In times of economic uncertainty, many questions arise about the best way to invest.
Investors cannot control the movement of the economy but they can adapt their strategy to try and cope with its ebbs and flows.
The ability to adjust requires an understanding of the relationships between certain sectors and the economy, and of how to invest in cyclical or non-cyclical – or defensive – investments.
A cyclical stock is strongly linked to economic activity. When the economy is in a recession the profits of a cyclical company tend to drop and so too does its share price.
By contrast, when the economy is in a good shape the share price can rise with any profits growth.
A good example of this is the travel and leisure sector. The recession and the subsequent impact it had on individual share prices, such as those of Intercontinental Hotel Group, whose brands include Holiday Inn and Crowne Plaza, is reflective of the hotel industry as a whole.
In times of economic hardship, companies such as these can suffer as consumers look to cut their cloth and forsake luxury goods and services to focus on the essentials of life.
On the other hand, a defensive or non-cyclical stock is where profits growth and the share price have a very low correlation to economic activity. No matter how the economy performs, the revenues, earnings, cash flows and often the shares of the company remain relatively stable.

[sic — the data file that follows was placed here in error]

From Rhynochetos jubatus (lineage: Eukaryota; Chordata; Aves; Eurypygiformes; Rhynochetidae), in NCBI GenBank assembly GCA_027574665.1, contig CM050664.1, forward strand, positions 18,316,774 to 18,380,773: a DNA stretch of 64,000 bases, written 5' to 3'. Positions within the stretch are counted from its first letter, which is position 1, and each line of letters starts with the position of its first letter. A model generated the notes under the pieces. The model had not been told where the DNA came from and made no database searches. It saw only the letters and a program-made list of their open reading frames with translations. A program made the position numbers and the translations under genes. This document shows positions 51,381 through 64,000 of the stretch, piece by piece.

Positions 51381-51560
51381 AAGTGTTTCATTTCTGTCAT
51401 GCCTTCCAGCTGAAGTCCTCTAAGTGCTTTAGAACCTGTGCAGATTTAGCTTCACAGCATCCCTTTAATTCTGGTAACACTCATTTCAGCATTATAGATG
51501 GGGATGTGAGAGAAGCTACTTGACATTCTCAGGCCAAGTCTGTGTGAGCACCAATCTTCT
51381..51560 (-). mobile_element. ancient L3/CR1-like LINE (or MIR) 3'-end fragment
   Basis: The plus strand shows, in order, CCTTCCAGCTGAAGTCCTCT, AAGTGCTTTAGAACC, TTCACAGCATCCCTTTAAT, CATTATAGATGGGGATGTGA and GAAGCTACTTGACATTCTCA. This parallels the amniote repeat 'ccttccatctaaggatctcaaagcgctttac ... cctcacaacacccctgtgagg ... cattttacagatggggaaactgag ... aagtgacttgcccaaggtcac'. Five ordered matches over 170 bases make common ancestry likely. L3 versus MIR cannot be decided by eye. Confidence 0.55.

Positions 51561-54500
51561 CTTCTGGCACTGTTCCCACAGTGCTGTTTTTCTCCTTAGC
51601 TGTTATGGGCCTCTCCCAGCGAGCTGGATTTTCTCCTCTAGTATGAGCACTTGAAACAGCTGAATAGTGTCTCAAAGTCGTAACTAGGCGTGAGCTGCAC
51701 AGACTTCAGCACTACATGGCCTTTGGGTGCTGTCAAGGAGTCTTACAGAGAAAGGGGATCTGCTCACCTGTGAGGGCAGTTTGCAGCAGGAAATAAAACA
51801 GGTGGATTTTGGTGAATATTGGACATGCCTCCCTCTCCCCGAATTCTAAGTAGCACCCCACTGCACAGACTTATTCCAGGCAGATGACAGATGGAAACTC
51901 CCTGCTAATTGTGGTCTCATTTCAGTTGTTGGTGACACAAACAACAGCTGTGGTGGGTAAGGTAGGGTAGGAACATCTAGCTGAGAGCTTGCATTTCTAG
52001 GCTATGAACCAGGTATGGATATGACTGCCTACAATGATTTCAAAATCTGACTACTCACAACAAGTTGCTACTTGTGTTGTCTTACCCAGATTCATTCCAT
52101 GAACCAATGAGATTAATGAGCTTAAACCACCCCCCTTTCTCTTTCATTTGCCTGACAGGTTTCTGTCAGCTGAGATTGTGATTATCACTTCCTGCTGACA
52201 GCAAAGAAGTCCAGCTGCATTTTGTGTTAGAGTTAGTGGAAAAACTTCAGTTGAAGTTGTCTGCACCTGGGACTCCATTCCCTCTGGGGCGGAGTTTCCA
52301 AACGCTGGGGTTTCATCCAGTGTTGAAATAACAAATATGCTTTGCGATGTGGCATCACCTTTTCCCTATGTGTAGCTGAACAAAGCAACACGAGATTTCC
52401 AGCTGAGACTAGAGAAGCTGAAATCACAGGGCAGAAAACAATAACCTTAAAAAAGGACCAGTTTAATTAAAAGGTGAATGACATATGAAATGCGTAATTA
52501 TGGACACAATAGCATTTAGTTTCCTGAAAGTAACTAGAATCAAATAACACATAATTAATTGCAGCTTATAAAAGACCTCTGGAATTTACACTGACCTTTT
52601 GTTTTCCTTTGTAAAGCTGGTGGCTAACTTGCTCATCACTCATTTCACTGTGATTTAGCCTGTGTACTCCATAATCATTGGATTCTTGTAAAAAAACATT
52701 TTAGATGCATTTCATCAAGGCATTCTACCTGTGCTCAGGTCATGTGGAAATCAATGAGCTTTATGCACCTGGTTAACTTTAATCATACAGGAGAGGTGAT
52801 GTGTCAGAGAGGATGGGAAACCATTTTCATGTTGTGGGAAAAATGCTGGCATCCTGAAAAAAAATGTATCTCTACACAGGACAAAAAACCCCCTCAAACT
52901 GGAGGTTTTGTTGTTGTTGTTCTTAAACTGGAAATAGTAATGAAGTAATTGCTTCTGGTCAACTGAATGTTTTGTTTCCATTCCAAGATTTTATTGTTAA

National Grid is considered a non-cyclical stock – people still need to use electricity to power their appliances and homes, even during a recession – and its performance over the past 10 years reflects this.
Non-cyclical stocks will outperform cyclical stocks in a recession and can help protect a portfolio, but is this too conservative a tactic during times of economic growth?
If you are an investor with a more conservative approach to risk, non-cyclical stocks can help to achieve a stable performance from your portfolio.
However, you should understand that this relative safety often comes with a price during periods of economic growth and you may be missing opportunities in a rising market.
By keeping an eye on the business cycle of your current or potential investments, and by understanding the concept of cyclicality, you have the potential to take advantage of these different economic phases.
Emma Plumpton is an investment manager with stockbroker Redmayne-Bentley in Huntly and can be contacted on 01466 799444